class Program 
  static void Main(string[] args) 
    NeuralMet nm = new NeuralMet(); 
    MWArray resultMW= nm.testNeuralMET(); 

I deployed this Windows Console app on an AWS EC2 t2.small instance type and "wrapped it" behind a Windows Scheduler Task to enable the automatic triggering of forecast updates every half hour -- and that essentially completed the deployment of the production code.

Client Web Application

In order to consume the deployed forecasts and make them available for viewing, I built a simple ASP.NET web app, hosted on Microsoft Azure. You can find it here. This Online Forecaster automatically updates whenever new METAR data is obtained. It also displays the running statistics of the neural network forecasts versus the naïve ("zero-order-hold") forecasts (which can be compared directly with the Revised Error Curves in the previous post).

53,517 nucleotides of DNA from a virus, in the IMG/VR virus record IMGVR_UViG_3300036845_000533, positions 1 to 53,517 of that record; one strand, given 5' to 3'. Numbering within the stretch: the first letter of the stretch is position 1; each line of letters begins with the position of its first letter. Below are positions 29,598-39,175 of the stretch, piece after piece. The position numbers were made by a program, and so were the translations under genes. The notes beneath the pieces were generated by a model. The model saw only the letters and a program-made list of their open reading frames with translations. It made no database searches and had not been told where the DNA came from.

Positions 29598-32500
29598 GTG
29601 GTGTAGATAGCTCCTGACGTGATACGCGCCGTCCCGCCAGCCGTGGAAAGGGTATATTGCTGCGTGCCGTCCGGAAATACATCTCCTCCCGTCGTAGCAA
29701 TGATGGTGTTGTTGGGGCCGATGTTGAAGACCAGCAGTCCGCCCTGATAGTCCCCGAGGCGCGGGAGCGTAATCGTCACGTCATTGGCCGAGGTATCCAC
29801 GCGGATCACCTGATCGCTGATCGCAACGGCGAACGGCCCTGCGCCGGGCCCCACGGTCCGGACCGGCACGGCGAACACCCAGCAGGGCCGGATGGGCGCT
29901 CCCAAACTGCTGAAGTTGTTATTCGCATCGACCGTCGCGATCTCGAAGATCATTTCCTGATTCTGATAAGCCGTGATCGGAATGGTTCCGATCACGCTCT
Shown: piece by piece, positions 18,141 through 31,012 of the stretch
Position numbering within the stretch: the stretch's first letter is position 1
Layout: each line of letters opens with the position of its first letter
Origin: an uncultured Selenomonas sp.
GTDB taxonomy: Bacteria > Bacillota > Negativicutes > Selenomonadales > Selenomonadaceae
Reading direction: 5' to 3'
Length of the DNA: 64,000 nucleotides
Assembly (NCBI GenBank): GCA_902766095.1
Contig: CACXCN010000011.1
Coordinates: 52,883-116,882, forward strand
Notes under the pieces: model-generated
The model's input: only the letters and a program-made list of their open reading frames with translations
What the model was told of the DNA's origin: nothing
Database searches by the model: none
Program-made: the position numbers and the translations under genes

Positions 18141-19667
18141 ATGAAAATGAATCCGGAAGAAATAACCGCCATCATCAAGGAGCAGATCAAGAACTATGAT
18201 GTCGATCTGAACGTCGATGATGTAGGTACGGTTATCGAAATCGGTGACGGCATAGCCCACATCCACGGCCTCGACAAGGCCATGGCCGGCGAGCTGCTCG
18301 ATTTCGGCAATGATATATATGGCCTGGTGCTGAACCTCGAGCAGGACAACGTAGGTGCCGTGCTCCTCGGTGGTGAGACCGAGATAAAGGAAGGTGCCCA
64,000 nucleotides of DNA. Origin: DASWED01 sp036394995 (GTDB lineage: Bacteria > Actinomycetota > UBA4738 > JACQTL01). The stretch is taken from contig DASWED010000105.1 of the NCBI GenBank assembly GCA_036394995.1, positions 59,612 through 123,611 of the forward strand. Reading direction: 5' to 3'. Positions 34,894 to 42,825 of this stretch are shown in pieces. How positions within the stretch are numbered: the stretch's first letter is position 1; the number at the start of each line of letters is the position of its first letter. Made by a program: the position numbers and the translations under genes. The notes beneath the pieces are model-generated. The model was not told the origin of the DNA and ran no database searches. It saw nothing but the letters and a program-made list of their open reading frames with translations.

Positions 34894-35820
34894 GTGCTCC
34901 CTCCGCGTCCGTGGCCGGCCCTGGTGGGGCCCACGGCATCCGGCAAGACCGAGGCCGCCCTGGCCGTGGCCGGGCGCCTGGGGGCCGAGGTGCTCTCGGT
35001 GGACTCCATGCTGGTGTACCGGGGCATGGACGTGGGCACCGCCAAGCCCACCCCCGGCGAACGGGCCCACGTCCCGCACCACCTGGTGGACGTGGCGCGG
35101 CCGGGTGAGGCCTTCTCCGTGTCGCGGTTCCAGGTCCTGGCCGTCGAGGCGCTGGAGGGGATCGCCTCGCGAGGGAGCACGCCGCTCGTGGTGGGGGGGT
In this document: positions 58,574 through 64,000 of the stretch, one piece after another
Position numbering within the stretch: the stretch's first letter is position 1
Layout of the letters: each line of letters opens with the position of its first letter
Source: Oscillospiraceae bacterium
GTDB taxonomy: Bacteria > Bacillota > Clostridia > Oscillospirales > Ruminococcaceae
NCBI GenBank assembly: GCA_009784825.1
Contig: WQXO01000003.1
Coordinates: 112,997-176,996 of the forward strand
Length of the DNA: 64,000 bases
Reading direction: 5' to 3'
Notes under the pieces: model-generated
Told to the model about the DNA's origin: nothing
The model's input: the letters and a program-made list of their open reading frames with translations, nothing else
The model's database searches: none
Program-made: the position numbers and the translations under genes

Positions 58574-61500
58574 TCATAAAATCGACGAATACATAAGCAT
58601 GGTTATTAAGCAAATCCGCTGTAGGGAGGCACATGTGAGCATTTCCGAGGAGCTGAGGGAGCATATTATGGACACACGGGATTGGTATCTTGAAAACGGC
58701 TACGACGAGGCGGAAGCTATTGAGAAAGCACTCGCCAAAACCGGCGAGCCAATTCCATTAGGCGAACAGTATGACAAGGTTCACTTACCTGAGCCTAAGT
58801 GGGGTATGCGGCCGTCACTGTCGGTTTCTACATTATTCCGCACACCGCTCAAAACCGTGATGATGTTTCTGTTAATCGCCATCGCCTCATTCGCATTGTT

Conclusions & Next Steps

The MATLAB Compiler proved to be a straightforward and effective means of deploying trained Deep Learning Neural Network into production. Comparing this to my previous experience of deploying neural networks from TensorFlow, I found the MATLAB approach to be considerably easier.

As a next step, I'll use the same approach to deploy the Deep Learning training code (i.e., as well as the prediction code). In that way, the re-training of the neural networks can be fully automated, say, every month or so. I'll also add more locations (i.e., in addition to EGNS) once I capture the necessary METAR data.

I'd also like to try using Containers as opposed to entire Virtual Machine instances, in the interests of optimal use of infrastructure.